Since Foursquare is already the most widely recognized and utilized location-based app, it has the most growth potential and, better yet, currently yields some of the strongest marketing influence. Why wouldn't your agency want to take advantage of its clout? Better yet, how can you?
Agency case study
Berry Insurance, of Franklin, Massachusetts, is a leader in terms of effective Foursquare implementation. Throughout 2011, the agency has done an exceptional job of cultivating an active social media presence while also taking advantage of LBS to increase their agency's Web site visibility and foot traffic within the local Franklin community.
Today, Berry Insurance has garnered a total of 453 Foursquare friends while also following 59 other businesses, media outlets, and major brands.
Over the last 151 "Days Out," they have registered a total of 232 "check-ins" and have 5 "Things Done," which are attributed to their user-generated checklist. Additionally, they offered a list of "Tips" for other users to test out, while taking their activity on the platform to the next level by creating their own custom list titled "Best Places in Franklin, MA."
Berry Insurance continues to leverage Foursquare's features to enhance agency brand awareness and develop a constant social awareness within the surrounding Massachusetts community.
From leaving positive reviews and tips on local restaurant pages to suggesting their friends visit particular venues or businesses for specific products, the team at Berry Insurance is going above and beyond the average, baseline social media strategy.
Utilizing Foursquare's "Tips" feature has allowed Berry Insurance to directly impact the new wave of word-of-mouth marketing in their community. Recently, the team decided to visit their favorite sandwich shop, Isabella's Groceria, because they continuously are met with great customer service. After one of their most current "check-ins," they added a user tip and shared their positive experience: "We order for company lunches sometimes. Greek salad is very good!"
What may seem like a few simple words is easily turned into a credible promotional pitch used to help boost local business. However, Foursquare's ability to infuse cross-promotion into your agency's social strategy is just the tip of the iceberg.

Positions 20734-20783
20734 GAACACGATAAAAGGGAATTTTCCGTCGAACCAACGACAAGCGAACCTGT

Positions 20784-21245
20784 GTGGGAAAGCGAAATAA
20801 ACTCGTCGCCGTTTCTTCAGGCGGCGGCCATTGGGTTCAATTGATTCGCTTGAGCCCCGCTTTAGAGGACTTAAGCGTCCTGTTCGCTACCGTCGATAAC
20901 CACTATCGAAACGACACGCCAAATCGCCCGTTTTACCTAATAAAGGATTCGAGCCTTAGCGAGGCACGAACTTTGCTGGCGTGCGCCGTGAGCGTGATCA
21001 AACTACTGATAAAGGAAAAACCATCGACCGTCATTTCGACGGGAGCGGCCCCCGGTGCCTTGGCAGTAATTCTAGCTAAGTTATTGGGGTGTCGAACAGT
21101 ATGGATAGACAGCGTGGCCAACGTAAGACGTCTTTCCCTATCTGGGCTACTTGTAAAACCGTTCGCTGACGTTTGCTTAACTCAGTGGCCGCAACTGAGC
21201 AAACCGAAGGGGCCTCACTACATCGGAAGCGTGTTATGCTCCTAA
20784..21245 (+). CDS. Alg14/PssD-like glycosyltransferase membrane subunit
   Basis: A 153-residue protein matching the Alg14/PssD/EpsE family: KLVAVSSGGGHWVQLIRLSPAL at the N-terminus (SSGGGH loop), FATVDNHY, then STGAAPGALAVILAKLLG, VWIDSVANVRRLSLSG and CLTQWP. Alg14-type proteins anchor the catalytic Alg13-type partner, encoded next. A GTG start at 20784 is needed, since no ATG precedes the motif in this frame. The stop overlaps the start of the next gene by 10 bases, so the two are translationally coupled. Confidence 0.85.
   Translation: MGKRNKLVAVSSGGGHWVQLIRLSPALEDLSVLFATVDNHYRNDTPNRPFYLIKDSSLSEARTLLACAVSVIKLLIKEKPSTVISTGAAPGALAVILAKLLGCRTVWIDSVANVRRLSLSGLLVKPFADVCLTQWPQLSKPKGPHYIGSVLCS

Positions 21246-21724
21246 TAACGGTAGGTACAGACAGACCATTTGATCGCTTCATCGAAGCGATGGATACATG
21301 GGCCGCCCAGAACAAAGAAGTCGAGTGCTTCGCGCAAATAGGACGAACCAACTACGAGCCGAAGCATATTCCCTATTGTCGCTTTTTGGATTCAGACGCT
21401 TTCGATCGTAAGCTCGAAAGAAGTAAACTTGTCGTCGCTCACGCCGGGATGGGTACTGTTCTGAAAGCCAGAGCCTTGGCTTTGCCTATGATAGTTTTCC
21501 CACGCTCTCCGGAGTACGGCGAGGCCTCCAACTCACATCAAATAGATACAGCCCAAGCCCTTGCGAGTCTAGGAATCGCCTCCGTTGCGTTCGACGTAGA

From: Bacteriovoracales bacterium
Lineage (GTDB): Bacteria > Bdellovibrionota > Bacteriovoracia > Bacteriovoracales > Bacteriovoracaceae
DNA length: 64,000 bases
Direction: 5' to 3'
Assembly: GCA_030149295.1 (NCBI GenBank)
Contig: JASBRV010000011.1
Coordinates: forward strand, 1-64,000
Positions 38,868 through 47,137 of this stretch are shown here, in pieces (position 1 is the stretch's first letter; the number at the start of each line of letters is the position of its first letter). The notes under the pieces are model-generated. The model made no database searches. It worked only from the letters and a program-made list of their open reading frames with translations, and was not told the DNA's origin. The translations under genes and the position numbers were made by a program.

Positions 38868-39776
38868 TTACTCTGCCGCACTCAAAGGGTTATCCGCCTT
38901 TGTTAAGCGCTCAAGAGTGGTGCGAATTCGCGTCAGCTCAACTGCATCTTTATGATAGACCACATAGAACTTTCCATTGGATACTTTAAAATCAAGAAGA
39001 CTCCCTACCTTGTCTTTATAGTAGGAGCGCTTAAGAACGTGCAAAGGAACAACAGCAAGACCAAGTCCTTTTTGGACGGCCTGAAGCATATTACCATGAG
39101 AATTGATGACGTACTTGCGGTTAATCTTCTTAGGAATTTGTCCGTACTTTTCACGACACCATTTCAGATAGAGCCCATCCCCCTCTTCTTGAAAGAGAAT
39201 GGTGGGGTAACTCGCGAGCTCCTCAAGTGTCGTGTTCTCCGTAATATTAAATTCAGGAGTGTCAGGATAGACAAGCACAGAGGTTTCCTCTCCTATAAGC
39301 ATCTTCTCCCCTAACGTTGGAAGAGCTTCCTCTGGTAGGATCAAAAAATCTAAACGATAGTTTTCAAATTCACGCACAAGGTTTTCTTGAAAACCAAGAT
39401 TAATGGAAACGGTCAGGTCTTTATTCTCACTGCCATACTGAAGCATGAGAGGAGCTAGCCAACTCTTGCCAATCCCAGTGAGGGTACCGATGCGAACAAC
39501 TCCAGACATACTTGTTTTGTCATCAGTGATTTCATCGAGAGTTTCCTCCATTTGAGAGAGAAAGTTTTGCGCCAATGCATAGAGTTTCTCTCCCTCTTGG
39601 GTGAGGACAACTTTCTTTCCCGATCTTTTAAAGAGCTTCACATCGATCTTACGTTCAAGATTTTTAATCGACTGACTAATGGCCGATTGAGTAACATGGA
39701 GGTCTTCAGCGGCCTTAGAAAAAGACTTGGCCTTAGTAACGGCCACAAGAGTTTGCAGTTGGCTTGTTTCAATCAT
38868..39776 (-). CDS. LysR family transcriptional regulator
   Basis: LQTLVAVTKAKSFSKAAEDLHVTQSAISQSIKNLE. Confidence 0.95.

Leveraging Foursquare at your agency
When infusing location-based applications into your insurance marketing strategy, it's important that you keep the overall goal in mind—traffic. The more customers and prospects you can physically drive into your agency, the more opportunity for "check-ins" and word-of-mouth promotion.
You're probably wondering how you are supposed to increase foot traffic to your location. With the prevalence of the Web and digital communication, who wants to actually visit an agency?
That's where your creativity must take flight and soar. The single best thing about owning an independent insurance agency is your ability to pull the community together; so do just that, give your consumers a reason to get up and get active. Brand yourself as a leading expert, a fixture within your city or town, and then capitalize on this home-town image to motivate those around you.
Get started now
Start simple. Think seasonally. As the holidays approach, how can your agency leverage this time of year to direct customers to your office?
Perhaps you plan a canned food drive or clothing collection. Why not launch a Foursquare campaign? It's as simple as notifying your customer base of your initiative, encouraging them to participate, and asking individuals to "check-in" when they arrive at your agency to drop off their donated items. Make this event something special; greet each participant with warm apple cider, strike up a conversation, and keep the atmosphere lighthearted. The more memorable the experience, the more likely it is that your consumers will share their positive thoughts with others.
Your campaigns don't have to be elaborate either. Simply offering a free policy review or quote to any individual who "checks-in" at your location can do the trick—send out a quick alert on a bi-weekly basis and you may be surprised at who in the area stops by.
Don't forget the opportunity Foursquare grants you to build relationships with other local businesses. Do you participate in any community events? Charity work? Do you have a favorite lunch spot? Utilize your agency's activity, and your own "check-ins" to encourage those around you to try something new. Leave tips, create lists, and follow in the footsteps of some of your peers who find location-based marketing successful.
Most important, have fun. Incentivizing and rewarding your customers to act is the best way to leverage your location-based marketing campaign. Ultimately, if done right, this can further enhance customer loyalty and cultivate your business.
Adam DeGraide is a veteran Internet marketer, sales guru, entrepreneur, record producer, and motivational speaker. In 2006 he founded Astonish Results, a digital marketing company, and since then he has been encouraging independent agencies across the country to "Join the Internet marketing revolution, or get left behind!"